During the Korean War, Mr. Mix served in the US Navy in Newport, Rhode Island from 1953-55, after which he attended Claremont Graduate School (now University) and earned an MFA at Scripps College in 1957. Claremont, with its lively art scene and population of progressive, even rebellious, thinkers, as he was, became his home.

“We were totally absorbed by the times and the life at CGU. He spent endless hours with Phil Dike, Roger Kootz and Paul Darrow,” said Janice Mix.

“They were trying to break from dogma and the status quo,” said David Mix, referring to the “holy men of the 60s”. “They were icons of a cultural revolution, responding to military imperialism and religiosity, taking faith in a new direction through their own constructs, not those imposed by society.”

Upon graduation, Mr. Mix began his 32-year teaching career at Mt. Sac. Simultaneously a studio artist and professor, he was highly regarded in both worlds.

“When he came to my MFA show,” said recent CGU graduate Mr. McLean, “it was one of those things when someone walks into the room and the air gets sucked out of it. He had a real aura of respect around him and his work both and an educator and painter.”

Former student Chris Darrow recalled a childhood memory of Mr. Mix and Janice Mix arriving at the annual Halloween party of his father, Paul Darrow, bedecked in impeccable Richard and Pat Nixon costumes. Mr. Darrow regards Mr. Mix as a powerful mentor.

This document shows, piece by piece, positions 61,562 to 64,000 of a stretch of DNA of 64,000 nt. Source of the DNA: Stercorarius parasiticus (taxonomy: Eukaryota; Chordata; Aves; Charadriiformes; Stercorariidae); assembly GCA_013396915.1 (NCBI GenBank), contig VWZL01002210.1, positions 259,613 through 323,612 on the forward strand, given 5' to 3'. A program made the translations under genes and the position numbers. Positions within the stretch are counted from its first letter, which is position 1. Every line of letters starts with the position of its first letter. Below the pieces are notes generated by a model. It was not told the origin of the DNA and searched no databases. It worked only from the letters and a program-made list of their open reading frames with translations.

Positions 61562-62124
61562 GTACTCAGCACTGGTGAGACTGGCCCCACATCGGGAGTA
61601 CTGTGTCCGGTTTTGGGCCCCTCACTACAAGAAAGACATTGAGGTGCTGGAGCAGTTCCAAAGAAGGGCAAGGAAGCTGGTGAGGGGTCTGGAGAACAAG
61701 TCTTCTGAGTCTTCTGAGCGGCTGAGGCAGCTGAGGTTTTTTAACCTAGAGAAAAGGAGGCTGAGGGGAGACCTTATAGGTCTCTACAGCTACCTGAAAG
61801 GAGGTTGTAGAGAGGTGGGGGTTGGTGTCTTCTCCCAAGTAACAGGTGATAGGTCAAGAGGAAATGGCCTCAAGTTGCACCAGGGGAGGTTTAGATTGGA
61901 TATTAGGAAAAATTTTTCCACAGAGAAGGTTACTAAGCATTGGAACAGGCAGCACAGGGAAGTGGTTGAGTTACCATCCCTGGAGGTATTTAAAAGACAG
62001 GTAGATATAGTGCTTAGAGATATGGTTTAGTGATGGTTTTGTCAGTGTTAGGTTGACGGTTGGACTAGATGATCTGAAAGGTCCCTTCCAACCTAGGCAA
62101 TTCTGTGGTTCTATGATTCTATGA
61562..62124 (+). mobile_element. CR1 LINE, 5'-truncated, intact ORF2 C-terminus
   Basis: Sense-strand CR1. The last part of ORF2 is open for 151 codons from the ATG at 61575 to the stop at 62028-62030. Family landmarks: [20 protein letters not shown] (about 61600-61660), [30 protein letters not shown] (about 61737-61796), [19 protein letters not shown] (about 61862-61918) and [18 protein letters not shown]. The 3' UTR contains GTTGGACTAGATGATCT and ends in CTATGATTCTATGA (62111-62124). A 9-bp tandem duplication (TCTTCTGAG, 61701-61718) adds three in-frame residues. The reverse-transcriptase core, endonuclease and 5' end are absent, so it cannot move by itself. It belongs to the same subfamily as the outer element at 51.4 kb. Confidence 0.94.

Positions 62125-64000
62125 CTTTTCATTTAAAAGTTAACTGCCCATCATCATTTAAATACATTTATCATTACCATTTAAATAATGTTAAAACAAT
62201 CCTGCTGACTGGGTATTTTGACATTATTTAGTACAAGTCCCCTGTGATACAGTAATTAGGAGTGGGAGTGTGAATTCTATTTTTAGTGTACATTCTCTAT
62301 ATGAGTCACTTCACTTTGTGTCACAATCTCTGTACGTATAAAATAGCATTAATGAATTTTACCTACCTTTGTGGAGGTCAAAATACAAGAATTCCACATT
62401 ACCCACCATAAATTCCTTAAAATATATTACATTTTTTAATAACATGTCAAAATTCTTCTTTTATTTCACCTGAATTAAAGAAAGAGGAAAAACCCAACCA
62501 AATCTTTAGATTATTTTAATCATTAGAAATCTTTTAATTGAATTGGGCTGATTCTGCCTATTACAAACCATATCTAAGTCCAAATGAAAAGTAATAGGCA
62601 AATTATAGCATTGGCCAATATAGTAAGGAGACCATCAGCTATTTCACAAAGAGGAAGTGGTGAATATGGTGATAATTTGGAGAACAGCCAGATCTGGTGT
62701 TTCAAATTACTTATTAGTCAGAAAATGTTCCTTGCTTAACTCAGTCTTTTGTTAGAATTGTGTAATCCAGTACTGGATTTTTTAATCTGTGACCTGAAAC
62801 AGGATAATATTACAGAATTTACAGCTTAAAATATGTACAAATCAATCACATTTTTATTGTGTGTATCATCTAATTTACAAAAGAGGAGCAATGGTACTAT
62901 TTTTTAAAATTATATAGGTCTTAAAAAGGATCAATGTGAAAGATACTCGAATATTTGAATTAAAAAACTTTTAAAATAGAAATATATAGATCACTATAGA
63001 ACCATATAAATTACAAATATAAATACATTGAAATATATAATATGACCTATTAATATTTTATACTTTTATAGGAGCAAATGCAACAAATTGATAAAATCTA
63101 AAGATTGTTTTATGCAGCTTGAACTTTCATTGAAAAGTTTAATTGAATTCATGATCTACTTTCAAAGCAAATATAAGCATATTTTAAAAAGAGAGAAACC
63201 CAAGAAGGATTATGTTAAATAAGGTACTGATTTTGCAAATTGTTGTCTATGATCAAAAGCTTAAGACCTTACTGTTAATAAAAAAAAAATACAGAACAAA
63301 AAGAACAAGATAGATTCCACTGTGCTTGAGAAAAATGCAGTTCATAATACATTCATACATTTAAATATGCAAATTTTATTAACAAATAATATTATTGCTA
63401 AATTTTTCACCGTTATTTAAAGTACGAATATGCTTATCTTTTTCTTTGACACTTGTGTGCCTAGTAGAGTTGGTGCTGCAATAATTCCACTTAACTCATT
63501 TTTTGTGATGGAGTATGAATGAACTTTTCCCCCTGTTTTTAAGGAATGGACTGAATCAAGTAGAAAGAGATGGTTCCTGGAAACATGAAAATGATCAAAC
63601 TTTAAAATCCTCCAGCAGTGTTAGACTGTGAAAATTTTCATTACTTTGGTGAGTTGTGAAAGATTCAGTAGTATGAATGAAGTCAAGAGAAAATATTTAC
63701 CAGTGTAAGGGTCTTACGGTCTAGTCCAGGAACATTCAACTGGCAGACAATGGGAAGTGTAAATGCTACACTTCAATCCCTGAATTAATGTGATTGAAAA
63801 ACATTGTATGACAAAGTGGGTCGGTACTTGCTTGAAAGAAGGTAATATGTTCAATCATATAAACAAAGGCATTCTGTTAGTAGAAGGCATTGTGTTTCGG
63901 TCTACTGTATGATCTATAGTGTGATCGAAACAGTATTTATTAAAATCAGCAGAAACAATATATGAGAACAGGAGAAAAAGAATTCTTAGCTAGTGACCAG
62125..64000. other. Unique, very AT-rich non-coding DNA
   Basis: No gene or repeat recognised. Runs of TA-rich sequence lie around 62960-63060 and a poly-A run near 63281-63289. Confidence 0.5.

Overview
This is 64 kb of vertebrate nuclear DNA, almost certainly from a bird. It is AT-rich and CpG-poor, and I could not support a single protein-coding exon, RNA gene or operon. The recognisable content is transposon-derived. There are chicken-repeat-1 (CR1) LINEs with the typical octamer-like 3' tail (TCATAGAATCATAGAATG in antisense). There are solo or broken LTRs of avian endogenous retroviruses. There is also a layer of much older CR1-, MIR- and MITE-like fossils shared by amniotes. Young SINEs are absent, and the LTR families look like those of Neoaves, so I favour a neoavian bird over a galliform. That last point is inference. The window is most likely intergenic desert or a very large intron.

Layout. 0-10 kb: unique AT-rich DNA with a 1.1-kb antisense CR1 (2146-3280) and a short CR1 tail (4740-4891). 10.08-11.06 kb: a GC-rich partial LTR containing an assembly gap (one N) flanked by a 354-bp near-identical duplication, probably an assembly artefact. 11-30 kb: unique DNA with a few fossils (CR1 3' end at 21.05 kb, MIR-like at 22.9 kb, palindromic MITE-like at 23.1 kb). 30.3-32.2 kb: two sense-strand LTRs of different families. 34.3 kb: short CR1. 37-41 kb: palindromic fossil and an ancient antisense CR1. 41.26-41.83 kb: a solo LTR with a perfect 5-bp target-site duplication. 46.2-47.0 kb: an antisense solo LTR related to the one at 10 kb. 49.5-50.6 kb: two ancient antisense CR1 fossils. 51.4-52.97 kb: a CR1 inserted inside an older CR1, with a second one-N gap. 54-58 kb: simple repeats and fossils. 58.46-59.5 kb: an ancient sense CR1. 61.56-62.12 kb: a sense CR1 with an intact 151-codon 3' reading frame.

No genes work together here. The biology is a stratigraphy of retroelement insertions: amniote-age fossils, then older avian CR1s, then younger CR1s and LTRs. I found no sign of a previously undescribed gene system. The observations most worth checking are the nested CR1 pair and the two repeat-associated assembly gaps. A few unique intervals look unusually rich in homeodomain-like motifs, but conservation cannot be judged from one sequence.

“He really taught me how to paint. More importantly, I learned how to be an artist,” he said.

“He demanded a lot of his students, and they never forgot it,” expressed longtime Mt. Sac colleague Richard Raynard.

Mr. Mix will also be remembered for coordinating “Bijutsu Shukujitsu” with Carl Hertel at Mt. Sac, a weeklong annual fine art feast and festival.

Mr. Mix traveled extensively in Europe, frequently leading summer tours for students. There, he gained a deeper sense of connection to the primal human experience, becoming enchanted with and deeply impacted by the primitive hilltowns of Spain and Greece, which, in some way, reminded him of the cultural aura of his childhood city.

C.V. Comara, of the Comara Gallery in Los Angeles, where Mr. Mix had his first solo exhibit in 1958, summed it up thusly: “…his former interest in the urban environment of the twentieth century man was transmuted into mind’s eye views of the unified blend of man and nature suggested by the landscapes of Greece.”

Mr. Mix, a relative of the cowboy actor Tom Mix, a film star during the 20s and 30s, had a similar affinity with pueblo towns of the Southwest. This kindred connection harked back to his rumored Iroquois ancestry and engendered a lasting relationship with an Apache Holy Man. His funeral service, held on September 4, included homage to this heritage as well, with a powwow drum led by the Bearwolf Singers.

In addition to the Comara Gallery, Mr. Mix held solo exhibitions at the Palazzo delle Exposizione in Rome and at Scripps, Chaffey and San Bernardino Valley colleges. He also participated in many invitational and competitive group exhibitions.

Mr. Mix is survived by his 3 sons and daughters-in-law, Walter J. Mix III and Heather Mix; John and Corrine Mix; and David and Kjerstin Mix; and 6 grandchildren.

– Brenda Bolinger, Claremont Courier, 9-19-09